K-12 Lesson Plan - How to Create a Place or Organization Brochure

What to Know

  • Brochures should not be an in-depth study of a topic, but give enough info to keep the readers' interest from start to finish.
  • Tips: Write down what you currently know about your project. Research your topic. Find unique selling points about your project.
  • Write headlines and sublines. View other brochures and identify styles and formats you like. Sketch how you want the brochure to look.

This article explains what a brochure is and also gives detailed instructions and suggestions for creating a brochure about a place or organization. Teachers can use this article as a lesson plan for teaching students how to design a brochure.


To take an organized, focused approach to creating your brochure, follow these steps.

  1. Write down what you currently know off the top of your head about your topic. If it is a place, describe the location. List key landmarks, exciting tourist spots, or historically significant locations. For an organization, write down what you know about that group, its mission or purpose, and its membership. Don't worry about grammar, punctuation, format, etc. at this point; you're just brainstorming and getting all your ideas out there to organize later.

  2. Look at sample brochures you or your class has collected. Identify those with a style or format you might like to imitate. See how much detail each type of brochure includes.

  3. Research your topic. Use the materials provided in the classroom or from other sources to gather more details about your topic. From these materials and what you already know about the topic, pick five or six significant or interesting facts to highlight in your brochure.

    Find your topic's unique selling proposition, or USP: one fact or feature that separates the topic of your brochure from other similar places, organizations, etc. For example, perhaps your lawn service offers Sunday mowing, whereas your competitors do not. Maybe your photography club doesn't charge dues, while others in the area do.

  4. Use the Place Checklist or the Organization Checklist for questions and ideas on what to include in your brochure.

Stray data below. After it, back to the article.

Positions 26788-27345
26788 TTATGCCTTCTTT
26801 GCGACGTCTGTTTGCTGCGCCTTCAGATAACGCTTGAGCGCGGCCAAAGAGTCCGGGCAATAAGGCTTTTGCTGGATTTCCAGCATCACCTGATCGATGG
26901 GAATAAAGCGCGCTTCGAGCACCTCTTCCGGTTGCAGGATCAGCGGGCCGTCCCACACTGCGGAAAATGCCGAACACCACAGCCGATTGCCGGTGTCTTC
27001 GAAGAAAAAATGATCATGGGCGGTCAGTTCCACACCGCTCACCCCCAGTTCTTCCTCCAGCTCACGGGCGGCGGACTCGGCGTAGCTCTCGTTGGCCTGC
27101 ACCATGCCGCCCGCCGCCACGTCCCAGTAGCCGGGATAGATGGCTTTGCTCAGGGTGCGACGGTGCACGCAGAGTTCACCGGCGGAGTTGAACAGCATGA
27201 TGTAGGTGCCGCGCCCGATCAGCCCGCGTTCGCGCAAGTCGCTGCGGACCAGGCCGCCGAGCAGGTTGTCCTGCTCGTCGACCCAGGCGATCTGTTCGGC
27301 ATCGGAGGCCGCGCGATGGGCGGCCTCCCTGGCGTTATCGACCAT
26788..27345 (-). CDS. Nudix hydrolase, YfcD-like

5. Using the Brochure Checklist, outline the major components of your brochure.

    Features are not the same as benefits. Instead of merely listing facts about your product, place, organization, etc., tell the reader why she'd be interested in it. Put yourself in the reader's place and ask yourself why you'd visit or use what the brochure is describing. For example, you might use specialized equipment in your lawn service. Rather than describing that equipment, tell the reader how it benefits him; rather than "We use the Acme X5000 to cut your lawn," write "Our quiet, fast lawnmowing won't even wake you on a Saturday morning, thanks to equipment like the Acme x5000."

  6. Write headlines and subheads. Write the descriptive text. Make lists.

  7. Sketch out some rough ideas of how you want your brochure to look, including graphics. Sources might include clip art included in your software; clip art books; your own photos and drawings; and online graphics sites (Creative Commons is the best place to start for royalty-free graphics). Experiment with formats and layouts.

    Make sure that the graphics you choose are not copyrighted or otherwise restricted for use.

  8. Using your page layout software, transfer your rough sketches to the computer. Your software might offer templates or wizards that provide even more ideas.

  9. Print your final design and fold or staple as necessary.

Why You Should Create a Brochure